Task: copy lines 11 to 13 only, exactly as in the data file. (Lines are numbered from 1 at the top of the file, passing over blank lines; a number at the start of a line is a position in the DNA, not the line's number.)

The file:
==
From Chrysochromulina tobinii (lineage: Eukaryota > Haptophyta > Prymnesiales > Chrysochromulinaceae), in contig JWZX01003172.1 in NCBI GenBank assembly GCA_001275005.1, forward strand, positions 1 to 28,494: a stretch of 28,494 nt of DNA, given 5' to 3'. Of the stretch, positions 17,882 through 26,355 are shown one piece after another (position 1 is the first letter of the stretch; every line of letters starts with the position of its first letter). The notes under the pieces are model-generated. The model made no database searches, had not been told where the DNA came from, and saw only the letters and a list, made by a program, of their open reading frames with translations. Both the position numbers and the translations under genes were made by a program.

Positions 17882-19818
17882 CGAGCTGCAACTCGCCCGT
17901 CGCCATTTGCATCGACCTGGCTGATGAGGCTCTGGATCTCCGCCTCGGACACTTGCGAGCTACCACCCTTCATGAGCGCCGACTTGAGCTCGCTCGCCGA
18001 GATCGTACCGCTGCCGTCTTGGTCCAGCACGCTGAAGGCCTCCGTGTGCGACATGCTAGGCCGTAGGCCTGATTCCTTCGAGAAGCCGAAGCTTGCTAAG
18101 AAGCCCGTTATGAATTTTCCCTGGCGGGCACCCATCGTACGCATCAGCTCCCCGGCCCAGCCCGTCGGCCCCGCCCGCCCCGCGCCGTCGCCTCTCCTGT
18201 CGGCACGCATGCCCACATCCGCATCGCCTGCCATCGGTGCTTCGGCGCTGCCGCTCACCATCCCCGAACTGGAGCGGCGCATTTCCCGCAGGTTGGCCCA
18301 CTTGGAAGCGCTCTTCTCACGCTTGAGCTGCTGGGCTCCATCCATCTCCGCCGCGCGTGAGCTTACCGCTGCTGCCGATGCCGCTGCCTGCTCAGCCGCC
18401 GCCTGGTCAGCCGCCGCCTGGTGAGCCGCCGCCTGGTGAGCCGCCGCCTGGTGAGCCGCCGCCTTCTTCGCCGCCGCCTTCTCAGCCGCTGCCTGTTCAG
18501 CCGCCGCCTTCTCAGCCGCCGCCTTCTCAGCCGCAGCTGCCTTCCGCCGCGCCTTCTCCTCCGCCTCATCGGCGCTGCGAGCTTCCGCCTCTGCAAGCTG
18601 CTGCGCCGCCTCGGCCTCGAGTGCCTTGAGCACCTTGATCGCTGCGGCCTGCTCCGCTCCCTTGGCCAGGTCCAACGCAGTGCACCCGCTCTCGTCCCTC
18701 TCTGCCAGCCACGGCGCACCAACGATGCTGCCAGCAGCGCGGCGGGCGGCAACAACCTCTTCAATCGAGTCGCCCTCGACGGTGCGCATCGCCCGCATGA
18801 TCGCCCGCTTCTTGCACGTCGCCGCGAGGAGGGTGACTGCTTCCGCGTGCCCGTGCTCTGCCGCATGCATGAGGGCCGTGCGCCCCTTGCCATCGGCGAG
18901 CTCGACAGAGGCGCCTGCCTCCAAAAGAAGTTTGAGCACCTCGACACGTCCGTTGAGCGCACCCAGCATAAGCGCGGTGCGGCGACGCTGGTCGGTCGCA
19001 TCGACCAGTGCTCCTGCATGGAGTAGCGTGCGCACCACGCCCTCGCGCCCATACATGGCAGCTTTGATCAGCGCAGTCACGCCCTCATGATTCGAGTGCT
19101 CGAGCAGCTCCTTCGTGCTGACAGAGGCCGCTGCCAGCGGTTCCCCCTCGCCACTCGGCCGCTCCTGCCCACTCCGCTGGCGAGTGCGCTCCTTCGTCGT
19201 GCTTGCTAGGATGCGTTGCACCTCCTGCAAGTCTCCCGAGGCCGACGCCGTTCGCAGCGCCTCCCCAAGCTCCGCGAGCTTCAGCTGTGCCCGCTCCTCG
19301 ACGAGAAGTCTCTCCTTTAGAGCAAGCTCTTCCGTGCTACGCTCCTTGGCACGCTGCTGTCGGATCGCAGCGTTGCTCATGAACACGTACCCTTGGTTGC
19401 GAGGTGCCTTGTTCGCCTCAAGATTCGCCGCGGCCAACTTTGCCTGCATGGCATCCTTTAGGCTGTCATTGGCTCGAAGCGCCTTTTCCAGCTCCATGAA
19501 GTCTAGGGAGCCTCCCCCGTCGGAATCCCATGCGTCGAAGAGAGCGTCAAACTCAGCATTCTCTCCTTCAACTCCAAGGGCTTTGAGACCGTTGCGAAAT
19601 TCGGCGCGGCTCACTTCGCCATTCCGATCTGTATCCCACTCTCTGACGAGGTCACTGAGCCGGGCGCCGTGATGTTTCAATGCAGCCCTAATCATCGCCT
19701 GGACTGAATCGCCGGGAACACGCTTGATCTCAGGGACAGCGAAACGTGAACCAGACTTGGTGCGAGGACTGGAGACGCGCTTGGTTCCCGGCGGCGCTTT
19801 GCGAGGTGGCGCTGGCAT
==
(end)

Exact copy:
18601 CTGCGCCGCCTCGGCCTCGAGTGCCTTGAGCACCTTGATCGCTGCGGCCTGCTCCGCTCCCTTGGCCAGGTCCAACGCAGTGCACCCGCTCTCGTCCCTC
18701 TCTGCCAGCCACGGCGCACCAACGATGCTGCCAGCAGCGCGGCGGGCGGCAACAACCTCTTCAATCGAGTCGCCCTCGACGGTGCGCATCGCCCGCATGA
18801 TCGCCCGCTTCTTGCACGTCGCCGCGAGGAGGGTGACTGCTTCCGCGTGCCCGTGCTCTGCCGCATGCATGAGGGCCGTGCGCCCCTTGCCATCGGCGAG